How to Build Good Sleep Habits in College

This sleep exhaustion you are feeling is completely preventable. I experienced this during my first couple years of college. In my quest to become a better sleeper, I've learned some tips, tricks, and secrets along the way that I am going to pass on to you.
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Mixed race woman moving into college dorm room
Mixed race woman moving into college dorm room

It's your first day of college. You are moving into the dorms, it is your freshman year, you have a new roommate who you've never met. You are living on a floor with fifty other people and have to share a bathroom.

Everything is new and exciting. You may be on your own for the first time, officially out from under your parent's roof. You can do whatever you want, so you stay out late to meet new friends, you join clubs, participate in intramural activities, and find a job. Everything is moving so fast and pretty soon you are sleep deprived and exhausted as you stretch yourself thin. The honeymoon period of college is over; you start to resent your roommate for coming in late at night or getting up extremely early. The hallways are too loud and your room too bright. You aren't getting enough sleep at night so you start taking naps during the day, maybe missing a class or two to catch up on that much needed sleep.

This sleep exhaustion you are feeling is completely preventable. I experienced this during my first couple years of college. In my quest to become a better sleeper, I've learned some tips, tricks, and secrets along the way that I am going to pass on to you.


Sleep Tip #1
Set up your sleep environment. According to the National Institute of Health, setting up your sleep environment by getting rid of any distractions is important for getting a good night's sleep. On day one, when you enter your dorm room it is completely empty. A typical dorm room has two twin beds, two dressers and two desks. Set up your room so you and your roommate each have your own space. If you have bunk beds, unbunk them. Yes, it is a space saver, but sleeping on top of one another won't help you sleep better. If you like to sleep in a cooler room, sleep by the window. If you or your roommate likes it hot, sleep away from the window. Don't like the bright lights? Close your blinds. Want to wake up with the sun shining in your face? Sleep by the window.

It is likely your resident advisor will have you fill out a roommate agreement or contract. Take this seriously!! Have a meaningful conversation with your roommate about your do's and don'ts. When I was a resident advisor, I constantly used the roommate agreement forms when roommates were having issues. Creating the formal contract helped my residents understand not all their needs but also the needs of others. Be respectful and courteous of your roommate, but also speak up when something is an issue.

Sleep Tip #2

Do not, I repeat DO NOT do your homework on your bed. Oregon State University's Student Health Services recommends using your bed only for sleep and sex. I know it is comfy and you hate sitting at your desk, but you are confusing your body! I frequently see students (myself included) doing homework on their beds, and ten minutes later, they fall asleep. Don't let this happen to you. Establish a spot at your desk, in the library, in the cafeteria, somewhere other than your bed to do homework and assignments. By establishing this pattern, when you are in bed, your body will be able to decompress, wind down and fall asleep. If you are doing homework in your bed, your body will be unsure as to whether you are planning on doing homework or whether you are planning on sleeping.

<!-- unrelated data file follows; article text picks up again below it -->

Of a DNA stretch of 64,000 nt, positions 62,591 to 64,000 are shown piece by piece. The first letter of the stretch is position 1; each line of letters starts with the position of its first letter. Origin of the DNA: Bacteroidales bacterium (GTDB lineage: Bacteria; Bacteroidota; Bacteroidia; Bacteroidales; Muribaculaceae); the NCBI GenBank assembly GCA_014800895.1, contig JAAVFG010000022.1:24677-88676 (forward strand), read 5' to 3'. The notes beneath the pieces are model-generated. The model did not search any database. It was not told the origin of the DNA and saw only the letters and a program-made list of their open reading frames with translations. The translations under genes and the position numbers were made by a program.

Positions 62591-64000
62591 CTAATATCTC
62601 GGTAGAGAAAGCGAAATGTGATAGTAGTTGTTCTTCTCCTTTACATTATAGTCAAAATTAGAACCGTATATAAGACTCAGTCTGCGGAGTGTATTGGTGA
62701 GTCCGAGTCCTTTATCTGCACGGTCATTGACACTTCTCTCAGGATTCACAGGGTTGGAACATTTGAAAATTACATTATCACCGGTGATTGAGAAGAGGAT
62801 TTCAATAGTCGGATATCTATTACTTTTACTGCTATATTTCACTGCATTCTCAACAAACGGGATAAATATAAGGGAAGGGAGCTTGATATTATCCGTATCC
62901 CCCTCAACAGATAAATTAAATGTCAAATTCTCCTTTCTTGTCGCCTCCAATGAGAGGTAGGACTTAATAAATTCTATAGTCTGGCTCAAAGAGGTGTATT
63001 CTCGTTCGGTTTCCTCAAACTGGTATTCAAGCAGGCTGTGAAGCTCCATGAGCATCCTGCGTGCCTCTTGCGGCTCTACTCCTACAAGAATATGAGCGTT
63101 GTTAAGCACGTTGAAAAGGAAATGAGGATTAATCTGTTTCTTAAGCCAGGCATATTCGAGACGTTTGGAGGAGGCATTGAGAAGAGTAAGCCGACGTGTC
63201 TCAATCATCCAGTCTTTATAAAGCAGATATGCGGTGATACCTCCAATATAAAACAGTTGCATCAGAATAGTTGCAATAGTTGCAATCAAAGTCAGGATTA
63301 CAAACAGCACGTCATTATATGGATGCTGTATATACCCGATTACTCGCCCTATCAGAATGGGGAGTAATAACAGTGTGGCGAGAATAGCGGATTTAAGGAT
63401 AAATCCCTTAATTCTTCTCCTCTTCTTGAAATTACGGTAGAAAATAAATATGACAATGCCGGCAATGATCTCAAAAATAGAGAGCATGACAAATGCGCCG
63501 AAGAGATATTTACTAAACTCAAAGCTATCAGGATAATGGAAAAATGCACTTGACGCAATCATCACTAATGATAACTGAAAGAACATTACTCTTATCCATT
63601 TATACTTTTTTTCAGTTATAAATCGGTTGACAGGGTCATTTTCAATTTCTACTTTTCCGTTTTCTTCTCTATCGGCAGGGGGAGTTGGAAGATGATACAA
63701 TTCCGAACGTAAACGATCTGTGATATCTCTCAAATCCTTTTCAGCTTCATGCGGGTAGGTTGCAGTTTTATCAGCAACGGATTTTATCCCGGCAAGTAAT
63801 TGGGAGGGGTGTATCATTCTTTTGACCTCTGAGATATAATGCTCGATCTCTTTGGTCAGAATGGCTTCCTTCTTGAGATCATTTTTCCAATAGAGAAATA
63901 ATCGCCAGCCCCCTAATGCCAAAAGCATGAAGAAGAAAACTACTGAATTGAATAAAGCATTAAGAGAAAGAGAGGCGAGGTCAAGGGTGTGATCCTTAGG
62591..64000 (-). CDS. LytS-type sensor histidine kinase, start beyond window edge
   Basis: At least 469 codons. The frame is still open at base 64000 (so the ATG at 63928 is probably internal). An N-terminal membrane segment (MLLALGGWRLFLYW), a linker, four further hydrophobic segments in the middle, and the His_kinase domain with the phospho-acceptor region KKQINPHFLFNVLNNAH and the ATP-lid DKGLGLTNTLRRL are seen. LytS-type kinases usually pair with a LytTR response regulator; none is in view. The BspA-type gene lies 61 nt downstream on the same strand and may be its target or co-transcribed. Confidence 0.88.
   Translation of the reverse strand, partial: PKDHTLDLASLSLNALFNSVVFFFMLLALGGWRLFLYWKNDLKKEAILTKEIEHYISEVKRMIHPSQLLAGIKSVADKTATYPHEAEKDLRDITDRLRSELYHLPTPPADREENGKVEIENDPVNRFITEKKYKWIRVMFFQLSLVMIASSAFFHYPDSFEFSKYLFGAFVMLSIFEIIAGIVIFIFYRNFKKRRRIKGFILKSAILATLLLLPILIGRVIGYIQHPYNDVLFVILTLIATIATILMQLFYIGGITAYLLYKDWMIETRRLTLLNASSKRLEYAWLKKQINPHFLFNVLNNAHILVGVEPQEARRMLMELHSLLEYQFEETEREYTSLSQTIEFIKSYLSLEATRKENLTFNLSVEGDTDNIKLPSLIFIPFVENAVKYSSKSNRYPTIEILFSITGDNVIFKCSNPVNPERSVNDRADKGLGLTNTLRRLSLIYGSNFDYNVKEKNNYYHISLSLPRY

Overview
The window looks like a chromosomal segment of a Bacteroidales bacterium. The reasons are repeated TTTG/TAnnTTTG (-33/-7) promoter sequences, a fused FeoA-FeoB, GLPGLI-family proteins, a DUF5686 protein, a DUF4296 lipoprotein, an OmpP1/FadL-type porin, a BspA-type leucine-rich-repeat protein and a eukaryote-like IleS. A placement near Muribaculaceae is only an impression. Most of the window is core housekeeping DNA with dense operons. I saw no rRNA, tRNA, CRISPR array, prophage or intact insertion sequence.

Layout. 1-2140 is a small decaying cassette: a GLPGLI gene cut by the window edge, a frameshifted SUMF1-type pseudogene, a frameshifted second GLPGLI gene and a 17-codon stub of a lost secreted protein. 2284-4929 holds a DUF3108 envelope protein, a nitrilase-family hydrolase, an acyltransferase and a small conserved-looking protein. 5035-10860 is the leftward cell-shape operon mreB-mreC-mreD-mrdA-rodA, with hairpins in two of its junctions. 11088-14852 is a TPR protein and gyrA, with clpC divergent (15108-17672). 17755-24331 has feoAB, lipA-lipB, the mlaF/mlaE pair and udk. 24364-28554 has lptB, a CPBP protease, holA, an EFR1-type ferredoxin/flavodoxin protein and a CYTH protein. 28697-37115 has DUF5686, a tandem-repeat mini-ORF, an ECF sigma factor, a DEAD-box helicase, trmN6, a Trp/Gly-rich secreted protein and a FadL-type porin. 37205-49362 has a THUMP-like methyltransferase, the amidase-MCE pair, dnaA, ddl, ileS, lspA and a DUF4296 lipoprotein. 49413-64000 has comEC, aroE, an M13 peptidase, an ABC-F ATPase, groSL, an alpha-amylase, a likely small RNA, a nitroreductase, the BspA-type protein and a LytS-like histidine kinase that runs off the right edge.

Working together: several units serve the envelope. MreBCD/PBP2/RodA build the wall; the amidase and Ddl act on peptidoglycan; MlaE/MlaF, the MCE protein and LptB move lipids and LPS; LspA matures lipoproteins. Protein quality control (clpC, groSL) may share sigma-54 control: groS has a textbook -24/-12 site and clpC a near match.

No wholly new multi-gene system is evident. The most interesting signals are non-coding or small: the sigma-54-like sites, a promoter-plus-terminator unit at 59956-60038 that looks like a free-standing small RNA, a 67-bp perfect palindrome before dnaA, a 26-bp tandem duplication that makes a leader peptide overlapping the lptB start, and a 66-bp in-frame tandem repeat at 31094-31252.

Sleep Tip #3

The University of Cincinnati research in Health Education and Promotion. found establishing a bedtime and pre-bed routine helps create healthy sleep habits. For me, I start getting ready for bed around 10:00 PM. Getting ready for bed for me means to change into my "sleep outfit" (an oversized t-shirt and underwear), brush my teeth, floss, wash my face, set my alarm, and then get in bed. Once I am in bed I read a book, not on a Kindle or iPad. I mean a real book that I can turn the pages of, you know the things people used to read. Blue light emitted from electronics delays the release of melatonin, which is a hormone that makes you feel sleepy. I read for about 5-10 minutes until I start feeling sleepy, turn off my light, and fall asleep. Since establishing this sleep routine I found I not only sleep better, but I feel better. Now I am not saying I stick to this routine all the time (especially on the weekends). Sometimes life happens, friends want to hang out, school assignments are piling up or my favorite TV show is on. I don't prohibit myself from participating in these things, but I also understand that repeatedly engaging in these activities past my "bedtime" will inhibit my sleep and daily performance. So I try now to make a habit of it, and use my weekends as a time to engage in fun activities and leisure time.

My challenge for you is to try one of these tips. See if it improves your sleep! The key is forming the habit and sticking with it for at least two weeks. Hold yourself accountable! Only you have the power to change your performance. Until next time...

Sweet Dreams,


Photo Credits: Milan Markovic, JackF, Brian A Johnson